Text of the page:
President of the far-right party Front National (FN) Marine Le Pen (C) is pictured during the election of president of the Nord-Pas-de-Calais-Picardie regional council, on January 4, 2016 in Lille. / AFP / POOL / DENIS CHARLET Image Credit: AFP

The widely discounted socialist debacle in last month’s regional polls in France was not as dramatic for the Socialist Party (PS). It surely lost the control of many regions, but stood firm elsewhere. Quite efficiently, French Prime Minister Manuel Valls played again the worn-out concept of ‘Republican Front’ against the right-wing National Front (FN) of Marine Le Pen — and again, it worked. It is how two prominent members of former French President Nicolas Sarkozy’s Les Republicains Party (LR) were elected in the North and the South-East with the support of socialist votes, allowing them to beat simultaneously FN candidates Marine Le Pen and Marion Marechal Le Pen.

Everyone knows this deadly political move tends to wipe out differences between the PS and LR, thus opening up an avenue to the National Front as ‘a main opponent’ to the socialists. But a seat is worth a trick.

Despite often coming first in the first round, the FN is consequently leading in no regions — a situation already prevailing in parliament, where France’s largest party is hardly represented. Yet the FN is now supported by more than six million voters, a share equal to one of each of the PS and the LR. The French political scene is therefore divided into three forces of equal size — but one is ostracised. Worse, in a political system such as the French one, one party should ally with the other to defeat the third — and nobody would take the risk to ally with the FN; or be strong enough to defeat the two others, hence becoming a credible alternative to Marine Le Pen. If one adds that only two candidates will be allowed to run for the second round of elections in the May, 2017, Presidential elections, it shows where the challenges are. 2016 will thus be a year of preparation, and first strategies are emerging.

To start with, let’s assume, as it is taken for granted by most observers, that Marine Le Pen will win the first round and be entitled to run for the second. The candidate arriving third will be eliminated, and one can only wonder who from the PS and the LR will beat the other one.

On the socialist side, it is no mystery that French President Francois Hollande will run again. His ‘leftist side’ was laminated last month, together with the Green’s. There will be attempts to make him go through an internal ‘primary’ election, but his savoir-faire will help him avoid it. Together with Valls, Hollande has initiated a wide move towards the Centre and will progressively swallow those who are ready for all kinds of compromise — still of course, hiding themselves behind the ‘holy’ war ‘against the National Front’ — a rather enormous trick, but the bigger it is, the better it works.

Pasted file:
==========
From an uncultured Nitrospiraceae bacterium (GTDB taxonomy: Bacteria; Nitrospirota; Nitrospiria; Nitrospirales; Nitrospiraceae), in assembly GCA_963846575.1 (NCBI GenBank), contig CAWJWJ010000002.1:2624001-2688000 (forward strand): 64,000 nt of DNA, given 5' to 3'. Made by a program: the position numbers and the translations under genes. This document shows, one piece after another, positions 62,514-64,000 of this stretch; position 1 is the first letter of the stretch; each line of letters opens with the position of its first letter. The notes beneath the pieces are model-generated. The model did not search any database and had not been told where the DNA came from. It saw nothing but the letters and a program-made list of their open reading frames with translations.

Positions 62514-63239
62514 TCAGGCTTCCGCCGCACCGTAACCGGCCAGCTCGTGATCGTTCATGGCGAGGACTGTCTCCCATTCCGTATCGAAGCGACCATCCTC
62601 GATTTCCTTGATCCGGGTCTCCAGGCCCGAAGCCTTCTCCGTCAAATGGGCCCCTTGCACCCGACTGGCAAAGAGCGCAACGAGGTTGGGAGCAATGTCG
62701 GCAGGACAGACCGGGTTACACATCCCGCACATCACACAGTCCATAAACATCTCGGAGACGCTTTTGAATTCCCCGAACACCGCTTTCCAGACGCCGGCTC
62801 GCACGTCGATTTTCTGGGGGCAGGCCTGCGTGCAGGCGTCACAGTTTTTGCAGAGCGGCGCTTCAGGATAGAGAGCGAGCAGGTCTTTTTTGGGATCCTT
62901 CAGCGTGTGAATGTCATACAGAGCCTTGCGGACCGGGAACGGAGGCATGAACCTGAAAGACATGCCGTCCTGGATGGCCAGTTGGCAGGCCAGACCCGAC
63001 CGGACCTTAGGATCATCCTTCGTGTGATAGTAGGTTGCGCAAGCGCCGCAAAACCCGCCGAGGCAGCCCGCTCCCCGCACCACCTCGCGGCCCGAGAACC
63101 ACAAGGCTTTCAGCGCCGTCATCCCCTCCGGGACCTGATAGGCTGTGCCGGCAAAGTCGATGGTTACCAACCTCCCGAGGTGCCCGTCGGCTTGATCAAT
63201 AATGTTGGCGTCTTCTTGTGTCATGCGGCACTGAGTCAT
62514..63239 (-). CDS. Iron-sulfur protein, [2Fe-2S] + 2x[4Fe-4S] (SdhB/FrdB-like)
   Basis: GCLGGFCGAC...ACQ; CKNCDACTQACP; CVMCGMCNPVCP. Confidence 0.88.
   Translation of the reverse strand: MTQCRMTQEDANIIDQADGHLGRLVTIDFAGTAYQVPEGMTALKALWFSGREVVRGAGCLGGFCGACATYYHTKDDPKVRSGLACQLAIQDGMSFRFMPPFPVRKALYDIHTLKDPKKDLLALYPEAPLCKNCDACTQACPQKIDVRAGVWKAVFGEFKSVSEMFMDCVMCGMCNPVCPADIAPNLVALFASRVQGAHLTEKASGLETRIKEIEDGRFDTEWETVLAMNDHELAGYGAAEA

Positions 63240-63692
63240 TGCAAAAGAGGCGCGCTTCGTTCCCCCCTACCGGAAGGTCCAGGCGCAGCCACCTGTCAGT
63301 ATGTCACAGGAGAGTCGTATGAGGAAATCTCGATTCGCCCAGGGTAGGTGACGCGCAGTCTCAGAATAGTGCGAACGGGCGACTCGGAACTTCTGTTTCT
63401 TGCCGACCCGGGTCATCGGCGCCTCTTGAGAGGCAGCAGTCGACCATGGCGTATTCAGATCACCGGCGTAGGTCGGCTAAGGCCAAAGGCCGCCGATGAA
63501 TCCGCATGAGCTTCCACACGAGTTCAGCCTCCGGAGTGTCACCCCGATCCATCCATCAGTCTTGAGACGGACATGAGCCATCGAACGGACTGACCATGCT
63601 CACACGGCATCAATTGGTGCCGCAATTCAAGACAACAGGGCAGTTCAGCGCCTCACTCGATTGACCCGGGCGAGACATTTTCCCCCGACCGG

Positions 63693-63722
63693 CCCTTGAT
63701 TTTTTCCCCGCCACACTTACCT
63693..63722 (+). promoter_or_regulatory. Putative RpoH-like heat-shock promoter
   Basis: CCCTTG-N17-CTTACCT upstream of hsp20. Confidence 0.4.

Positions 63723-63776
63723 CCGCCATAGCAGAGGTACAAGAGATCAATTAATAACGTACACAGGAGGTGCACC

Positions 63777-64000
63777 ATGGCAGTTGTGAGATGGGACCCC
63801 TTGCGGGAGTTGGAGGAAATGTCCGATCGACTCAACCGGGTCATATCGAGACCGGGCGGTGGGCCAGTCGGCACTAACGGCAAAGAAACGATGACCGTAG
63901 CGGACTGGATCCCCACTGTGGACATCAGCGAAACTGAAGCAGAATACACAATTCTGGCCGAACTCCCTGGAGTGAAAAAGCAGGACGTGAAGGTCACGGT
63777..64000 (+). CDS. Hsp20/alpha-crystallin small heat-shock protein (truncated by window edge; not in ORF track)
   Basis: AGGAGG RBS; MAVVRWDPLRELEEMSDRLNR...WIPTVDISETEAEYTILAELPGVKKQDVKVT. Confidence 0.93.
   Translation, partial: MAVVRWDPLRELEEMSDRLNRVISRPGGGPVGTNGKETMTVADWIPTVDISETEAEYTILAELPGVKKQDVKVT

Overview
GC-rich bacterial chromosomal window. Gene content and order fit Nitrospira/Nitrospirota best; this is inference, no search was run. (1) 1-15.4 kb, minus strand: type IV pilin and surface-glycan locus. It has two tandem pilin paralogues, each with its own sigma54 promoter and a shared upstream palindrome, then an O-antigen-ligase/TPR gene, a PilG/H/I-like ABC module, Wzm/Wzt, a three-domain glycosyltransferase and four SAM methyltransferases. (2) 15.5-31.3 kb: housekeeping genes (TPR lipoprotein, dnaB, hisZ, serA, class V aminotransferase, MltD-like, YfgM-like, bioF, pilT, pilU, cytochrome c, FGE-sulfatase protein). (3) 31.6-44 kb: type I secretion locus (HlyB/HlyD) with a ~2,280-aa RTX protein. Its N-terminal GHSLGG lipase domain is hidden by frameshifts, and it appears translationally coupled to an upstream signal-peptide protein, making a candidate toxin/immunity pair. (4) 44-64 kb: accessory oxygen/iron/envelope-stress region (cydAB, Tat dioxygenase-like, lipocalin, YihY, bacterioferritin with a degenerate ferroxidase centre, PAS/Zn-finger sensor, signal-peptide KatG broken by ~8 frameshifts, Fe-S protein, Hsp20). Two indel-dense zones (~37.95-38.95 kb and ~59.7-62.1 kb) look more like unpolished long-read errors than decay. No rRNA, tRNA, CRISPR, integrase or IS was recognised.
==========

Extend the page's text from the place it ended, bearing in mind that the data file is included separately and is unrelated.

On the LR side, the situation is more complex. Once again, Sarkozy lost his bet for a trouncing victory in the regional polls, but he will not withdraw. He just can’t, as he already showed in the past. However, and most unfortunately for him, the French people reject him, and a significant share of his own party doesn’t trust him anymore. He only enjoys the support of hardcore fans, who may help him indeed win the primary election (a contest planned for September, 2016, between him, and former MPs Alain Juppe and Francois Fillon), but not the whole election process.

Likely scenario

Opinion polls last month showed that any candidate running for the right would win against Hollande. Last week and for the first time, it appeared that Hollande could make it against Sarkozy, and be the one to face Le Pen in the second round. It is unlikely this will make Sarkozy change his mind and therefore, either Sarkozy wins the primary and, as likely, a Centre candidate also runs, with a foreseeable conclusion that both will arrive behind Hollande; or Juppe makes it, with a serious chance to beat Hollande, and then Le Pen, but what if his programme goes increasingly along the same lines of a revamped PS? Or, lastly, if Fillon makes it, he is the only one to have an articulated programme for genuine reforms; but the odds are not currently in his favour.

This is why the likely scenario today remains a battle between Le Pen and Hollande, and a successive victory for the later — a rather awkward situation in view of the poor record of the PS and an overwhelming majority for the right in France, who deserved better than a fight between populism, and failure as a track record. The only alternative is for the LR to finalise a programme of reforms enabling limited public spending, restoring law and order, enhancing the national education system and putting everybody back to work, starting with the youth, thanks to a revamped training policy. But until now, too many candidates have limited their vision to hindering the FN in lieu of a policy. It may work another time in 2017, but time is known to always take its revenge.

Luc Debieuvre is a French essayist and a lecturer at Iris (Institut de Relations Internationales et Strategiques) and the Faco Law University of Paris.